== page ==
“They’re such a gregarious thing, these festivals,” says Old Crow Medicine Show’s Ketch Secor, who has seen his fair share of festivals across the country. “It’s got more to do about who you go with than who you go to see. That’s why it kind of doesn’t even really matter who’s standing up there on the stage, it’s really more about who you’re standing next to.”
The importance of establishing both festivals as meeting place for friends and yearly gathering beyond its lineup isn’t lost on Sweetwood, who frequently refers to the future of each festival when discussing the current lineup and setup.
“I’d like to see [Shaky Knees and Shaky Boots] get to a place where they’re a staple in people’s spring calendar: whether they’re doing both, whether they’re doing one of the festivals,” he says. “Something that they can count on each year.”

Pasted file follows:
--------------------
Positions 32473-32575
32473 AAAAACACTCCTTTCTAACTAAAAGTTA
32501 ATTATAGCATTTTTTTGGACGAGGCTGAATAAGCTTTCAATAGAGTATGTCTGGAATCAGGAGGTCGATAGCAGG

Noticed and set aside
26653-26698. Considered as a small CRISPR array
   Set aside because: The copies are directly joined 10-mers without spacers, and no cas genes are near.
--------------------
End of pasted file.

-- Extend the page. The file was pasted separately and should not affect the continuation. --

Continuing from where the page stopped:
He says that he hopes each year it gets easier and easier for fans to decide to buy a ticket, even without an announced lineup, while simultaneously challenging the folks behind the fest to stay innovative with who they book. So far, it seems Sweetwood’s done well on that aim: every year, he’s taken a lineup as solid as the one before it and added a line to the top of the bill. We’ll be there this weekend and, hopefully, every year for decades to come.
Dacey Orr is Paste’s multimedia editor. You can follow her on Twitter.